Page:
Directly after Disney bought Marvel for $4 billion, they showed us a huge presentation at D23 for their upcoming Marvel slate, apparently, just now, they and all the other studios hit a snag. Apparently, many of the superheroes used in the comics may still belong to the late artist Jack Kirby and his family has just sent out 45 “notices of termination” seeking to regain copyright control of certain characters. Is it for the money? Or something else?

Marvel, Disney, Sony Pictures, 20th Century Fox, Paramount Pictures and Universal Pictures, were all among the studios who were divvied up notices by Kirby’s children for his superheroes X-Men, Fantastic Four, Thor and the Hulk (like anyone want to do yet ANOTHER Hulk movie). Sony currently owns the movie rights to Spider-Man, Fox to Fantastic Four and X-Men, and the rest of the characters are mainly split between Paramount and Universal which have distribution rights for certain Marvel-produced films.

The NY Times stated:

The notices expressed an intent to regain copyrights to some of Mr. Kirby’s creations as early as 2014, according to a statement disclosed on Sunday by Toberoff & Associates, a law firm in Los Angeles that helped win a court ruling last year returning a share of the copyright in Superman to heirs of one of the character’s creators, Jerome Siegel.

According to the LA Times, the law does allow them to send out notices 10 years before they intend to take back the copyright. No action, can or will be taken for some time, which allows the studios plenty of time to figure out their next move.

Under copyright law, creators can seek to regain copyrights they previously assigned to a company 56 years after first publication and can give notice of their intentions up to 10 years before that.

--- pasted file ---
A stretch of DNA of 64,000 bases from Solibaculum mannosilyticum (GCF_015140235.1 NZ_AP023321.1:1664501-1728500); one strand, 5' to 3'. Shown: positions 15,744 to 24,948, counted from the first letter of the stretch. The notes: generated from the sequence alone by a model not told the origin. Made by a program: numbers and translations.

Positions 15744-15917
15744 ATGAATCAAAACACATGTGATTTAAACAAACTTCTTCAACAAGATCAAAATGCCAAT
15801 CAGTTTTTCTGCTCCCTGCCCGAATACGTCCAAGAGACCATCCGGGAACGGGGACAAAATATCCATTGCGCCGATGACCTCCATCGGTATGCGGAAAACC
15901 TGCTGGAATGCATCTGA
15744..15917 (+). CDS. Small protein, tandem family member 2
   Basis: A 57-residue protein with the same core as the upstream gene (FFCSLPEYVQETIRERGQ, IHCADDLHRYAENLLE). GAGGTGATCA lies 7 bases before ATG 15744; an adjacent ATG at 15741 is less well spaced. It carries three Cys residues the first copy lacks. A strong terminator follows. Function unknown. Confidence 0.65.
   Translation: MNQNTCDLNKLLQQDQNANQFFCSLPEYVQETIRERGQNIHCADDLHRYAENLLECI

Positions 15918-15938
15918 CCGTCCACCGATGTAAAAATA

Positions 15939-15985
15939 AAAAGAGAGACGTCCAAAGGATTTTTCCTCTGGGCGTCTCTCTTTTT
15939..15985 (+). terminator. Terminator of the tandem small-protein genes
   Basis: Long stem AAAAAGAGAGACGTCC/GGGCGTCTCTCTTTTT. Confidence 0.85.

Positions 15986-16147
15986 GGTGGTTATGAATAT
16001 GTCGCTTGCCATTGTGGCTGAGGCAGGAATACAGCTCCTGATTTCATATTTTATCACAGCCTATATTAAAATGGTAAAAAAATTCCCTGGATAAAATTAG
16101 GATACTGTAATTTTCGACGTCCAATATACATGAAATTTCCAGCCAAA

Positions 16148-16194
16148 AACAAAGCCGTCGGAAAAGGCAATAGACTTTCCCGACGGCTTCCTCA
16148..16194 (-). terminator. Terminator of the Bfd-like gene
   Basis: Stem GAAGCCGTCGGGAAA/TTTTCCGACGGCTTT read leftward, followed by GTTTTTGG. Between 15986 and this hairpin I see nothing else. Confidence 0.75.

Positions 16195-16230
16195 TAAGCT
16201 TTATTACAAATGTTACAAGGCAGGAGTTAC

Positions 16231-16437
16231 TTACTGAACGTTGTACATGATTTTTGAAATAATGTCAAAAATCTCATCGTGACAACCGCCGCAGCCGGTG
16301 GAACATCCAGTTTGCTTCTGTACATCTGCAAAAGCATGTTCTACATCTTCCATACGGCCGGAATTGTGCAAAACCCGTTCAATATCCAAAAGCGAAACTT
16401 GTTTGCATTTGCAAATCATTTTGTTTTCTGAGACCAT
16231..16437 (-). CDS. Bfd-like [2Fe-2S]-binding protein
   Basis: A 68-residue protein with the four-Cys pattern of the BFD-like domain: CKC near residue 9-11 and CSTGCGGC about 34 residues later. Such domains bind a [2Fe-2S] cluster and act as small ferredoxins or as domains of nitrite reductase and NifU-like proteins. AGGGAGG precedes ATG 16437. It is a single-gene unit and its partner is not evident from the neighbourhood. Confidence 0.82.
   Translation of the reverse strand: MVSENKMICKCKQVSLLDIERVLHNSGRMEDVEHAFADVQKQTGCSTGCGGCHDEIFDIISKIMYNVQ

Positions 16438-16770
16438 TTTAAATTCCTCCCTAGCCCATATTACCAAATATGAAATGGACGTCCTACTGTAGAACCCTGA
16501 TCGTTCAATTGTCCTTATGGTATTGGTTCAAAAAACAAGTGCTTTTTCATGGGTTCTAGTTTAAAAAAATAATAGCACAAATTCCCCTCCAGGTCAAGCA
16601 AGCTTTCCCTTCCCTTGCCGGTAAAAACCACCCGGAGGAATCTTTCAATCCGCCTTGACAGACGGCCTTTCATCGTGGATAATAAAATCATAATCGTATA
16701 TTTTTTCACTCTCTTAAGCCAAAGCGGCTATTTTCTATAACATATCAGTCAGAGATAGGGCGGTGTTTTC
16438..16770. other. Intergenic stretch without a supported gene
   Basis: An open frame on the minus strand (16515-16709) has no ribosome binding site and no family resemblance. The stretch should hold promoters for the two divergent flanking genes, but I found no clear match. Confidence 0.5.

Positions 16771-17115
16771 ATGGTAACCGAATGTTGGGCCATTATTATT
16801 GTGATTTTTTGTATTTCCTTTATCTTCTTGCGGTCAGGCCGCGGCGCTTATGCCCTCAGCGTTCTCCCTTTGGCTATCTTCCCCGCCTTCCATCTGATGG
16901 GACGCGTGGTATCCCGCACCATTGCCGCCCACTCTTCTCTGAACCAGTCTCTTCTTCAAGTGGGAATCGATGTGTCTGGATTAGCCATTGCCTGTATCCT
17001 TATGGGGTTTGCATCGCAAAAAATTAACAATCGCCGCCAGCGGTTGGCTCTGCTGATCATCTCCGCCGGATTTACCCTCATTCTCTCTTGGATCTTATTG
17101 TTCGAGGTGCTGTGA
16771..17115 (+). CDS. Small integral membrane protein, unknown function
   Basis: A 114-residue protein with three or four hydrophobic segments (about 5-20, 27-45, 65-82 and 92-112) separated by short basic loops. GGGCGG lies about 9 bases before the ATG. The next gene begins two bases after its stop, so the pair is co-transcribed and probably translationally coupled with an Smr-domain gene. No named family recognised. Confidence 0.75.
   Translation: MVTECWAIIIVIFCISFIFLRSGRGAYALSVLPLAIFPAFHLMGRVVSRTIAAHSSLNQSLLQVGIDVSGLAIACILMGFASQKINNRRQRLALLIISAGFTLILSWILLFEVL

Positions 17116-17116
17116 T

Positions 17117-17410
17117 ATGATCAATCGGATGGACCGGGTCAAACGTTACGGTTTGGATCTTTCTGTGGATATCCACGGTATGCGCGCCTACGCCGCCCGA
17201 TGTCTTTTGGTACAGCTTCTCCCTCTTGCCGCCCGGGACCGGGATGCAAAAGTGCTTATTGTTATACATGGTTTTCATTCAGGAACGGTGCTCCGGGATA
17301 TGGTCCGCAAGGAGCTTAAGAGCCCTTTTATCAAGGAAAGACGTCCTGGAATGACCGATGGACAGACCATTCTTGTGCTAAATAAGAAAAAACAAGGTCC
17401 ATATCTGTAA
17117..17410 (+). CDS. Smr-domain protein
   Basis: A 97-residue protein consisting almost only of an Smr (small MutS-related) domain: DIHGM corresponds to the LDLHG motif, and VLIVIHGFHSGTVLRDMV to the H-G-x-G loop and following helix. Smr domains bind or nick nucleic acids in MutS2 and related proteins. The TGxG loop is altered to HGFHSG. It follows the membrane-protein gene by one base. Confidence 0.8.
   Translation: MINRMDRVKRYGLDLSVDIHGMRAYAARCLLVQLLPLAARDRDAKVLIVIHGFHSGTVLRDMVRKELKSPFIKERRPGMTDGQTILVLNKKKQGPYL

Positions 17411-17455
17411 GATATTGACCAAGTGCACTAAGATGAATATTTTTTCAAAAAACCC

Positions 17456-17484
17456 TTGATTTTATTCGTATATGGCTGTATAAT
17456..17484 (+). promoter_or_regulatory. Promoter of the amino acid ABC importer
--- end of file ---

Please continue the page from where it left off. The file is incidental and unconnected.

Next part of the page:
Kirby’s children would be eligible to claim their father’s portion of the copyright of the Fantastic Four in 2017; the Hulk would come up in 2018 and X-Men in 2019. The copyrights would then run for 39 more years.

No one from Marvel has made a comment on the matter, but a Disney spokesperson did say, “The notices involved are an attempt to terminate rights seven to 10 years from now and involve claims that were fully considered in the acquisition.”

It sounds like they either don’t find the lawsuits very threatening, or are planning on getting all their projects far enough along in the next 10 years that it doesn’t matter/ Perhaps this is just a bluff and a way for the Kirby children to cash in on their father’s art? After all, if the studios can make heaps of money on their father’s characters, shouldn’t they be able to?

At the moment it doesn’t seem like anyone is too threatened by the situation, most likely because they have a decade to decide what to do. Maybe this is a good thing, it will light the fire under certain films, so that they can get done before studios have to deal with this. Although the last thing we need in ten years from now is a surge of half-assed/crappy Marvel/Disney films because they didn’t have time to write a decent script.

What do you think will happen? Any able to give us further insight on copyright laws?